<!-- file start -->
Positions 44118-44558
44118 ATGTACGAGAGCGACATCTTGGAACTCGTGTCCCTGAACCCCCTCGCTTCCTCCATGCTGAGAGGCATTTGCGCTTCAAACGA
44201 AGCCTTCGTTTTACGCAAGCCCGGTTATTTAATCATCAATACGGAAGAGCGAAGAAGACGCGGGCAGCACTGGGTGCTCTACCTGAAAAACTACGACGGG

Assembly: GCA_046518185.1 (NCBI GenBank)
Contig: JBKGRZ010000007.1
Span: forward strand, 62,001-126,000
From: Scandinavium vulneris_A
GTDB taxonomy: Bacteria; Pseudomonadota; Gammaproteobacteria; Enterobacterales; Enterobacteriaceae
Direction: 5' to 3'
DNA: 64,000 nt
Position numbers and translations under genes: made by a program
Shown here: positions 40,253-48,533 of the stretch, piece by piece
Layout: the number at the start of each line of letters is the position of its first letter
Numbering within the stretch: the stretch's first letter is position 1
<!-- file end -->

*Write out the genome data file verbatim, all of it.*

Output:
Positions 44118-44558
44118 ATGTACGAGAGCGACATCTTGGAACTCGTGTCCCTGAACCCCCTCGCTTCCTCCATGCTGAGAGGCATTTGCGCTTCAAACGA
44201 AGCCTTCGTTTTACGCAAGCCCGGTTATTTAATCATCAATACGGAAGAGCGAAGAAGACGCGGGCAGCACTGGGTGCTCTACCTGAAAAACTACGACGGG

Assembly: GCA_046518185.1 (NCBI GenBank)
Contig: JBKGRZ010000007.1
Span: forward strand, 62,001-126,000
From: Scandinavium vulneris_A
GTDB taxonomy: Bacteria; Pseudomonadota; Gammaproteobacteria; Enterobacterales; Enterobacteriaceae
Direction: 5' to 3'
DNA: 64,000 nt
Position numbers and translations under genes: made by a program
Shown here: positions 40,253-48,533 of the stretch, piece by piece
Layout: the number at the start of each line of letters is the position of its first letter
Numbering within the stretch: the stretch's first letter is position 1